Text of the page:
I'm officially one-third done with the trimester! I have to say
that I'm pretty excited for the weather to start turning around and
for the upcoming break. Premature? Maybe. But here's a list of
things I have to look forward to (and keep me motivated to work
hard this tri):
Easter is the Sunday after finals and it will mark the first
time since high school that I will get to go home and celebrate it
with my family! Can you say Easter egg hunt with my little
My 23rd BDAY! It's during break and I'm super excited to go home
and go into Boston to see all my high school buds that I never get
Going to James Madison to watch two of my best friends graduate,
which I'm super pumped for! It's been almost a year since I've seen
any of my college friends so that long weekend should be as epic as
our last snowstorm.
This upcoming week we have a Neuroanatomy lab practical midterm.
It's been grossly overhyped by everyone as one of the harder tests
we'll take at school because the level of thinking for a particular
question is very involved. A lab practical for you future students
is not unlike some of your undergrad science courses where they tag
a structure (with a colored pin) and ask either identify or what is
this involved in. Dr. Darby likes to raise the bar on these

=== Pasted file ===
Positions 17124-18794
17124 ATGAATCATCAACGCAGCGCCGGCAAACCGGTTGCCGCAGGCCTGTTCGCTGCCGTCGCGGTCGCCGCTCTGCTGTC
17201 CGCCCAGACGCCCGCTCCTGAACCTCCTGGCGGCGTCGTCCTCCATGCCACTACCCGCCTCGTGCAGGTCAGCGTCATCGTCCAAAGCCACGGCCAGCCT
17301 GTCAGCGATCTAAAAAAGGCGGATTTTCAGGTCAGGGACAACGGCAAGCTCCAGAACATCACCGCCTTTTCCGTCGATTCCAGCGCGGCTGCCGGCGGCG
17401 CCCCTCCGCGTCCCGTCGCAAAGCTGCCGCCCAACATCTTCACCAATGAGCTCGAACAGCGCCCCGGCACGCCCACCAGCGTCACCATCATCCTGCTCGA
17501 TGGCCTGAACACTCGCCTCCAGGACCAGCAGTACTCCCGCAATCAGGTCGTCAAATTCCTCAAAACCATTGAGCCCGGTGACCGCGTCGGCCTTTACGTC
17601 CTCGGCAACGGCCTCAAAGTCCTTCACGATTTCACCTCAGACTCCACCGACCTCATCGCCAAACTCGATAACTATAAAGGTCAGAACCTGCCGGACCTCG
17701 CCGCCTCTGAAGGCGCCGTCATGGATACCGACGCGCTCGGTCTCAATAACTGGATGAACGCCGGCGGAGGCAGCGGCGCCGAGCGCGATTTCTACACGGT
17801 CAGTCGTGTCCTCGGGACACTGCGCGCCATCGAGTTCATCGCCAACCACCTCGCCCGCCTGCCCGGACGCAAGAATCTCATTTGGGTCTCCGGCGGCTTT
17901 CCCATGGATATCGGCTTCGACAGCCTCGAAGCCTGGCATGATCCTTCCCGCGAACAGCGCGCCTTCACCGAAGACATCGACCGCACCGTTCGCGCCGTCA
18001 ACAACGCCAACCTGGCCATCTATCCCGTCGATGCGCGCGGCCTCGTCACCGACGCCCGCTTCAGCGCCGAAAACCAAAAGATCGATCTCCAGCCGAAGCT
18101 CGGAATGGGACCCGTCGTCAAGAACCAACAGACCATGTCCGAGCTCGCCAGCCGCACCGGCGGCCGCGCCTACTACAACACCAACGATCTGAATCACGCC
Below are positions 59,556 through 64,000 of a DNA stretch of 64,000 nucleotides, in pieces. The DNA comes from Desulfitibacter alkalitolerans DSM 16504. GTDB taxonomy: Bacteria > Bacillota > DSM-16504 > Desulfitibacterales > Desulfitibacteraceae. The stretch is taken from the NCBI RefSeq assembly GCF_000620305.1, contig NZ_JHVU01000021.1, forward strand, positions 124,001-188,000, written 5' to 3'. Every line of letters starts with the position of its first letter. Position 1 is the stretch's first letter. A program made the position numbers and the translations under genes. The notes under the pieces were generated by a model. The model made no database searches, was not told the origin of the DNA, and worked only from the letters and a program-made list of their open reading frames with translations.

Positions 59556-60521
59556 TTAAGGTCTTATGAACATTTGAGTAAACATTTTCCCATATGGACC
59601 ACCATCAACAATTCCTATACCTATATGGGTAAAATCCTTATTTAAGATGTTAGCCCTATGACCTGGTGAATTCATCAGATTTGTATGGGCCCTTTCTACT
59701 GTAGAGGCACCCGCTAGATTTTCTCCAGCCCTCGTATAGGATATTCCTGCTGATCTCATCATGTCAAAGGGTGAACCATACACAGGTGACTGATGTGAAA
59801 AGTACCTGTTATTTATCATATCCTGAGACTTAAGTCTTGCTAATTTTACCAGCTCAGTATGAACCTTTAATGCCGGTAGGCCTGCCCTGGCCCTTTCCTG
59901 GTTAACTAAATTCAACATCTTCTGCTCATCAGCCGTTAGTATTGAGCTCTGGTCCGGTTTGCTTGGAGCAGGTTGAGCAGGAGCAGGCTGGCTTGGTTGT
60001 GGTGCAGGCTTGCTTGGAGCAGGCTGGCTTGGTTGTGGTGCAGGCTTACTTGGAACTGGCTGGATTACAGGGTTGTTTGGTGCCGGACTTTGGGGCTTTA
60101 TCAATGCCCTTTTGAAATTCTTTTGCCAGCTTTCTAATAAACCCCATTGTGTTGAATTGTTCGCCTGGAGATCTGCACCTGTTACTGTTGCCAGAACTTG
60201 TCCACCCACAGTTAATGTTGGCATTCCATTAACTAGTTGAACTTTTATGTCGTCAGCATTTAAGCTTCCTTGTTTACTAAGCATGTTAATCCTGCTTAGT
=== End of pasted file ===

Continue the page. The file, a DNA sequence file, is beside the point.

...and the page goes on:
questions by asking, "What is lost when there is a lesion
(tumor/hematoma/etc.) at the tagged structure."
For example's sake, she would have a colored pin in the Optic
Chiasm (where the optic nerves converge in the brain). You'd not
only have to know what the structure was but also how the visual
pathway of nerves surges through that structure so if in fact there
was a lesion you would be able to discern what loss you'd observe
in a patient. So you'd reply bitemporal hemianopia (doctor speak
for tunnel vision). So this type of studying occupied most of my
week. BIG NEURO WEEK is the inside joke among Shannon and my
This week our curriculum vitae or CV was due for our intro to
business class taught by Dr. Hodges. The class is a sugar coated
(in my opinion) version of what to expect in the field, how to
start thinking about the way you want to practice, the different
styles of practices, and the options and processes that you'll have
to undertake once you graduate. As for the CV, it is basically a
"resume on steroids" as Dr. Hodges put it and because I've reviewed
around 100 resumes with my experience with the Madison Investment
Fund, the assignment proved to be a quick and painless one. Intro
to Business is my favorite class this trimester because Dr. Hodges
is the man. It's just an hour class where he passionately shares
his experiences, answers questions, and I believe, gives us that
"light at the end of the tunnel" as far as where/how we imagine
implementing our skills in the workforce.
Random Tip of the Day: For you future students, I would
definitely recommend getting a tutor for the hard classes of each
tri. I was ALWAYS one of those kids who said, nope I will learn it
on my own and have always been somewhat stubborn in my studying
methods, however a valuable and experienced tutor that knows what
the teacher is looking for cannot be underestimated.
Rachel, who you will undoubtedly meet if you need help on this
campus, tutors something around 7 classes and her insight is
honestly worth every penny and multiplies my study effort when I
get the big picture.
See you next week!